searching for virtual assistants? Yes, usually? Yeah. Yeah. Yeah. Yeah. I mean, there’s some obvious things that we always say we do assign you to assistants from day one, that’s deliberate step we made with our company, because as most of you who have ever used virtual staffing solutions, know the turnover part of this, or even just the, you’ve hired someone, you’ve trained them, they’re doing this great job. And then they say, I need two weeks off, you have to do everything that I’m doing, again, especially with something like email, it’s good, like flying first class, you handle your email, you never want to go back into the inbox and be the person who’s doing it all again. So we have two people. So when one needs a holiday, which they will or they need time off for sick leave, then the other one knows everything, they already do everything so they can handle you know the role without having to make go back to the client. And same with the the turnover period. If you know, you know what it’s like when you hire someone and you work with them for three months, you train them on everything, and they just decide, You know what, I’m going over here instead of doing this different job, it’s really frustrating. So we obviously try and minimize that we pay our team a little better rates. We’re hiring usually American based English as a first language. You know, we’re we’re have to compare to jobs that you could get in the States, we have to be paying like an Amazon level salary at the bare minimum to make sure this works. We can’t go and hire $5 $10 An hour overseas contractors, and nor do we for the just the attention to detail and the level of emotional intelligence and just the English clarity. That’s really the thing that we need. You can find those people overseas but it’s a bit of a needle in a haystack, especially because most of the time they don’t have English as their first language. So we look for that pay them well. And then we assign you to, and they both learn how to do your inbox. And then if there ever is a need for one of them to leave, which is rare, the one that staying trains the replacement, so we’re not coming back to you and saying, We have to go through the whole onboarding process from scratch again, with a completely new person, which is something I went through many times with, with people outsource to virtual assistants. So that’s a big one. Just the hiring and training process. Everything I just mentioned, there is different, we’re not a $5 $10, Philippines India, outsourcing team, and they have their place like if you’re, if you want to 24/7 live chat service for basic customer support, you should look overseas for that, you wouldn’t want to pay us the kind of fees we charge. But if you want that attention to detail for email, and very high level communication from a virtual assistant, then that’s kind of the our specialty and where we sit. Other than that, you know, the fact that we do focus on email, there is no other as far as I’ve seen virtual assistants service that’s actually built a system specifically for onboarding, email management. Most VA agencies, you know, you’re presented with a generalist virtual assistant. So they’re going to be possibly a good VA, but they haven’t gone to training about the delicate aspects of dealing with email and taking over replying to people’s messages. They probably can learn it, but there’s no system in place that they’ve already been through. Like we even have an internal course, my co founder, Claire created because she was and the very first inbox manager and did it for many years for me. So she created this training process. So they understand, you know, I think it’s funny, because I was probably the basis for this, but I might seem friendly in person, but when I’m typing on Slack and giving instructions and feedback, you could interpret it as maybe short and you don’t know, is he angry or not. And you don’t really know that. So that’s the kind of delicacies you have to learn about interacting with the person through those kinds of communication tools. So it’s good for virtual assistants to sort of understand what what is, you know, how don’t go don’t get insulted if you get a short answer from every client, because they may not mean it as something like that, that they’re upset. So you know, just those little interpersonal moments and how to work with the client. And also, as a virtual assistant, yourself, you know, your boundaries, what you should feel okay, being treated as well, you know, we look, we look after that side of the fence, you know, we don’t want any abuse from our clients to our, our team. So all of that is kind of managed by the wonderful team that Claire has built. So that’s the main difference. It’s fair to say we’re not the cheapest service as well, deliberately. So for all the reasons I’ve said,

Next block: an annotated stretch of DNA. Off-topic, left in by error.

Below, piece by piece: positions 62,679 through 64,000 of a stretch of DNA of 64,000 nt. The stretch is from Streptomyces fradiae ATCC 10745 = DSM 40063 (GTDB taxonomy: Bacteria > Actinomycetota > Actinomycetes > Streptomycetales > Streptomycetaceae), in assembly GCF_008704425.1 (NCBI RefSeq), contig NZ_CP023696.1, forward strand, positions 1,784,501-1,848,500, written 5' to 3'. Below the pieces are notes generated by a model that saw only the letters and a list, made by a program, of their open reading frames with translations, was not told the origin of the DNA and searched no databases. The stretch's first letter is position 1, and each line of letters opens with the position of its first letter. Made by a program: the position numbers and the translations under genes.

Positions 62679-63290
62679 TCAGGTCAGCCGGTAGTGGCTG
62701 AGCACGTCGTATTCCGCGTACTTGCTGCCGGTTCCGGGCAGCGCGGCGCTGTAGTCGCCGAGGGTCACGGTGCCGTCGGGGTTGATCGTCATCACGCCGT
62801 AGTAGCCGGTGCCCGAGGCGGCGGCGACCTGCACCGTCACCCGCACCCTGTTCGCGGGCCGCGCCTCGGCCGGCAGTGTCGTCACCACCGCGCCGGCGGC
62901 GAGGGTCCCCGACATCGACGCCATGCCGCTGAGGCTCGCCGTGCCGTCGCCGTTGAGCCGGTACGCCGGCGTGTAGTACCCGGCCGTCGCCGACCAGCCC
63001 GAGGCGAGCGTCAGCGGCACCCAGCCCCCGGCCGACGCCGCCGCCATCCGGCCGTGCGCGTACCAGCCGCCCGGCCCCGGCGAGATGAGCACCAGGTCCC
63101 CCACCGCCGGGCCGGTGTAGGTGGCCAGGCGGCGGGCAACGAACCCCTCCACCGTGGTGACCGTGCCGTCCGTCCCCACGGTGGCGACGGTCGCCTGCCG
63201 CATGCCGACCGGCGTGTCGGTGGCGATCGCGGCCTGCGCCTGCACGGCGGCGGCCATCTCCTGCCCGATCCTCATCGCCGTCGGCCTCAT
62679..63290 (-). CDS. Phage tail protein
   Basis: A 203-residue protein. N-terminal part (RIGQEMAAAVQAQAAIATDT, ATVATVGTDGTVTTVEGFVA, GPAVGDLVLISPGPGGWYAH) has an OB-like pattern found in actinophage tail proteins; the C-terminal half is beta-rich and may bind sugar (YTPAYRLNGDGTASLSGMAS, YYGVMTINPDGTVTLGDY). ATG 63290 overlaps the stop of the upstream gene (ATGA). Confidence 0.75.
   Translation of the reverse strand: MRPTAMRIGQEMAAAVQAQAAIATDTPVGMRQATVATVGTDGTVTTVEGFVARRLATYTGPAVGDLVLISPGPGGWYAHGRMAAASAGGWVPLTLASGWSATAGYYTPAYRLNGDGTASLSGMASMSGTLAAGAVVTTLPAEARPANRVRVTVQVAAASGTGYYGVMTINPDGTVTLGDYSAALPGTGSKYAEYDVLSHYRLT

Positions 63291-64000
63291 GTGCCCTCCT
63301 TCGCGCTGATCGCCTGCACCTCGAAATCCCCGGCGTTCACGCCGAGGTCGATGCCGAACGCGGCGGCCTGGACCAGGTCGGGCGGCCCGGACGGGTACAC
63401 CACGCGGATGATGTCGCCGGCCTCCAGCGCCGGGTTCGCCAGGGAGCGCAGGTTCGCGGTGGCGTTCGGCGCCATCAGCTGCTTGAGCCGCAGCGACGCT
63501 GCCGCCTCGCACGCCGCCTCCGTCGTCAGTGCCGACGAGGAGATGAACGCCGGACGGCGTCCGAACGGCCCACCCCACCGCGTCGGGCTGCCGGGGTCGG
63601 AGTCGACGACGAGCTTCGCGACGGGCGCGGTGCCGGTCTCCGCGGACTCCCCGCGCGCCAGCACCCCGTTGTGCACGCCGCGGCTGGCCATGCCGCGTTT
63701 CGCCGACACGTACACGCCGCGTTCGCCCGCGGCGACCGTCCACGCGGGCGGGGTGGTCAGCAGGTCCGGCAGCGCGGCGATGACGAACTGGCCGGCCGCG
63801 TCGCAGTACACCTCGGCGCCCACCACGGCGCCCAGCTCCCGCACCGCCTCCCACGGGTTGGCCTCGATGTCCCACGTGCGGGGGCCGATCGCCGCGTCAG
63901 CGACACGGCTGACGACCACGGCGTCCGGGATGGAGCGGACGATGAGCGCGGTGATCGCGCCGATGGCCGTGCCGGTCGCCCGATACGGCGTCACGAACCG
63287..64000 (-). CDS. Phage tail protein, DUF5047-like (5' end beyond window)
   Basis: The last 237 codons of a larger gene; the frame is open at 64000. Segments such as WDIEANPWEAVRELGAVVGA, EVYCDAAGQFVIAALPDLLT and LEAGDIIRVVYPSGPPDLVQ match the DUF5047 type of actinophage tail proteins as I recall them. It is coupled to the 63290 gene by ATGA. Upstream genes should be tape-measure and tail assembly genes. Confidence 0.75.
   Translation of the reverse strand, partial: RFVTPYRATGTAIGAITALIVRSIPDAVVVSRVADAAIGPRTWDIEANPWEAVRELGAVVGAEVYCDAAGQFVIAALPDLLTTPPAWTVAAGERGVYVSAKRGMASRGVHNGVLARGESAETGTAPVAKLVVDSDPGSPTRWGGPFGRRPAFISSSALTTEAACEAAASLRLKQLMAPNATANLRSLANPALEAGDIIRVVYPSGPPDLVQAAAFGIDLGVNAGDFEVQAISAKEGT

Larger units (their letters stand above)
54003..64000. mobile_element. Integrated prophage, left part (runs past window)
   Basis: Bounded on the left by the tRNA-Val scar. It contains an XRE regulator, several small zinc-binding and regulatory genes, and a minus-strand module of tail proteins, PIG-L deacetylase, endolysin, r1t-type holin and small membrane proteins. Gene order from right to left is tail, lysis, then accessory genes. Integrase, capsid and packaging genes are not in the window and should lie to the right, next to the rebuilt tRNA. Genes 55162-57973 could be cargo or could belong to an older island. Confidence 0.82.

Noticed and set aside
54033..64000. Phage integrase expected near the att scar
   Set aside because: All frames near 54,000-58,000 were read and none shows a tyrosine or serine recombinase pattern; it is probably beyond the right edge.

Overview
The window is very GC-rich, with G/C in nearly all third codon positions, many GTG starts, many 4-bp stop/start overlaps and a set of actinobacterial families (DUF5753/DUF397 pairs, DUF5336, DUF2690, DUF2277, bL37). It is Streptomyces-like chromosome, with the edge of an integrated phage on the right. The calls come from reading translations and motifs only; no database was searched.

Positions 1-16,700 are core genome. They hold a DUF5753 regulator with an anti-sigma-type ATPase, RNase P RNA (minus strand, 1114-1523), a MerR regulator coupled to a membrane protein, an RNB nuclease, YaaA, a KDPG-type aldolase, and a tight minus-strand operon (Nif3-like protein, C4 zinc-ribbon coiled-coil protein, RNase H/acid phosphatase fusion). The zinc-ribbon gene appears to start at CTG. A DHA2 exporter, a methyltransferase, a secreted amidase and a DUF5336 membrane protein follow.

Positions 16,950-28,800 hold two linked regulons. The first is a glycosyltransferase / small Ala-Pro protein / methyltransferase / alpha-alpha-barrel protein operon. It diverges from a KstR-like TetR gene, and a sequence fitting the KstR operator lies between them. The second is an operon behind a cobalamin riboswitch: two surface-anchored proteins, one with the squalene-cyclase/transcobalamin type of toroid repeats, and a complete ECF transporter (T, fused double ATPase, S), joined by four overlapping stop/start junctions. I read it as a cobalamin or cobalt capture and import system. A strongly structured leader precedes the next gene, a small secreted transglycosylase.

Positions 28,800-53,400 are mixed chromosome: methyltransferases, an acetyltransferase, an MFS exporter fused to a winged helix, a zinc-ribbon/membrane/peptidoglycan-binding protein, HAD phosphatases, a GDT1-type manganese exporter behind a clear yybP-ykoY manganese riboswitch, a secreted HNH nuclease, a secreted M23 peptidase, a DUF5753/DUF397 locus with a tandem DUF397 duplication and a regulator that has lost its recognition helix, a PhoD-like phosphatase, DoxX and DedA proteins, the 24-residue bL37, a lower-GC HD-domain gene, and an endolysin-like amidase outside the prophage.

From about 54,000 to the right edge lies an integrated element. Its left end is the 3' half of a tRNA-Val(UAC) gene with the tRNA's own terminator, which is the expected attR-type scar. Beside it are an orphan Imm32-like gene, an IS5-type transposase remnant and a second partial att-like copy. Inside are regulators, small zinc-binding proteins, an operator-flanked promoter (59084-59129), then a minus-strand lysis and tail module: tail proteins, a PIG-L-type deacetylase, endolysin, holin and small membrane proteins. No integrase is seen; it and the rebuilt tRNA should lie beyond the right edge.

george grombacher 17:51